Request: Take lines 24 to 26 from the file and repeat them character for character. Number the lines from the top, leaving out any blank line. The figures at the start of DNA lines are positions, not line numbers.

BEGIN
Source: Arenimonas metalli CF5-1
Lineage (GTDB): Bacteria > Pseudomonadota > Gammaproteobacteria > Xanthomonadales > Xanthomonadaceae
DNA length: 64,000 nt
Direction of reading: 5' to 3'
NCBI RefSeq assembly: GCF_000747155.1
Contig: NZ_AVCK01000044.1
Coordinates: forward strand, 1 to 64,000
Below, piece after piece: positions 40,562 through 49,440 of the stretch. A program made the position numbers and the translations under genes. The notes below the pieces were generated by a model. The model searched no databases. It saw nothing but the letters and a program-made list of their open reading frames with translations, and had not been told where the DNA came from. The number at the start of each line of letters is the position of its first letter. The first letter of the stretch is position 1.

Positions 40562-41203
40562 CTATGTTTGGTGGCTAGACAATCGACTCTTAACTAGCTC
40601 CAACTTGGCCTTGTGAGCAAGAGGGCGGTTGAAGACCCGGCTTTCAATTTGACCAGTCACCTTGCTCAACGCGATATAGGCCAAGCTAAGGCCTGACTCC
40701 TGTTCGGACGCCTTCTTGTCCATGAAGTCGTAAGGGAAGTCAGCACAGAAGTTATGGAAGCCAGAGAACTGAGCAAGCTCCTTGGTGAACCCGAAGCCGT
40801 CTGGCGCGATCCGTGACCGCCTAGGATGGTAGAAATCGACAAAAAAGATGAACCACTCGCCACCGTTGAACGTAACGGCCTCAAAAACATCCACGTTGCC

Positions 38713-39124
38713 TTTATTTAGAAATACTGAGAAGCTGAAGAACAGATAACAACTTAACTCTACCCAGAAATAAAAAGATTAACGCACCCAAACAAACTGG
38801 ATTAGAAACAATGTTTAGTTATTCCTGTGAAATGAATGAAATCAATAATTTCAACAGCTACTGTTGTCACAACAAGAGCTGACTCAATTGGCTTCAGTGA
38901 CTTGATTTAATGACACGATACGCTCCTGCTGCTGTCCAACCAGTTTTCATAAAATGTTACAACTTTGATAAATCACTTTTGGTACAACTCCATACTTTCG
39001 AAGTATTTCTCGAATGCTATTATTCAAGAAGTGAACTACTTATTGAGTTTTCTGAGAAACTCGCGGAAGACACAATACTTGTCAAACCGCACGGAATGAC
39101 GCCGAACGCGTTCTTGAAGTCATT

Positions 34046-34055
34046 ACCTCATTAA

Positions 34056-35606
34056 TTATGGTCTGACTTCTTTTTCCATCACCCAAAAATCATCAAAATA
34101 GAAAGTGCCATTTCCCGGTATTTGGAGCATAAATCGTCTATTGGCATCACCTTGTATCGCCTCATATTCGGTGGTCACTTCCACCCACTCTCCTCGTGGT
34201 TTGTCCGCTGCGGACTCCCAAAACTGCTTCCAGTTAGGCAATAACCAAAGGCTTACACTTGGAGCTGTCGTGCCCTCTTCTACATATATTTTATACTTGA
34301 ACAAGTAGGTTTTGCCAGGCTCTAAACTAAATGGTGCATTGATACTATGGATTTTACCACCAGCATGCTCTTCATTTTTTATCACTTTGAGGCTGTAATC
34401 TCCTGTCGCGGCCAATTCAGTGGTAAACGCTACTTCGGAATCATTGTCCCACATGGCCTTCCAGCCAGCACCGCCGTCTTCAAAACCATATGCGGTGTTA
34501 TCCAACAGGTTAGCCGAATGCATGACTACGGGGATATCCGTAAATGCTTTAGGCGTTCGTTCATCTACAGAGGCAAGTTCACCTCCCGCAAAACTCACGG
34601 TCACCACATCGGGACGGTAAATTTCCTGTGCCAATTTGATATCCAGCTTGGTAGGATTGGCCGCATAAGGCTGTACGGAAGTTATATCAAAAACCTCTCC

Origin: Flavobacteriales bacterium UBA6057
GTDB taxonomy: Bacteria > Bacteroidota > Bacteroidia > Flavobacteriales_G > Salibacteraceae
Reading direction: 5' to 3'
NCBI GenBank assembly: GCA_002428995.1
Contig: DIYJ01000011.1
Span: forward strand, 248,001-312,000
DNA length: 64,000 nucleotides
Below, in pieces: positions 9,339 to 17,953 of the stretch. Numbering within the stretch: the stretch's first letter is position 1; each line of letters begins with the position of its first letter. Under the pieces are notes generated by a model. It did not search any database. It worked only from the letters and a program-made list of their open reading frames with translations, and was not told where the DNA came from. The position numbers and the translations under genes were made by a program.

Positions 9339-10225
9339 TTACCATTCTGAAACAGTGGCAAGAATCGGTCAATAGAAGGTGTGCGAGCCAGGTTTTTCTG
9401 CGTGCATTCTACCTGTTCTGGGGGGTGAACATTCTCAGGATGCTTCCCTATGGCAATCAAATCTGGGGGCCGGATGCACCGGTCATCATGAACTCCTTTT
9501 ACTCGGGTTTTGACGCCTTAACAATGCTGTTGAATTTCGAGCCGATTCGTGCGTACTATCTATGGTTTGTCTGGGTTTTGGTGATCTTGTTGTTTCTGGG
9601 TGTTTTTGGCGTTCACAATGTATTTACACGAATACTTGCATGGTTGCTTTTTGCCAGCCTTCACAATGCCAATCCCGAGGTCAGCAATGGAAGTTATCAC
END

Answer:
34101 GAAAGTGCCATTTCCCGGTATTTGGAGCATAAATCGTCTATTGGCATCACCTTGTATCGCCTCATATTCGGTGGTCACTTCCACCCACTCTCCTCGTGGT
34201 TTGTCCGCTGCGGACTCCCAAAACTGCTTCCAGTTAGGCAATAACCAAAGGCTTACACTTGGAGCTGTCGTGCCCTCTTCTACATATATTTTATACTTGA
34301 ACAAGTAGGTTTTGCCAGGCTCTAAACTAAATGGTGCATTGATACTATGGATTTTACCACCAGCATGCTCTTCATTTTTTATCACTTTGAGGCTGTAATC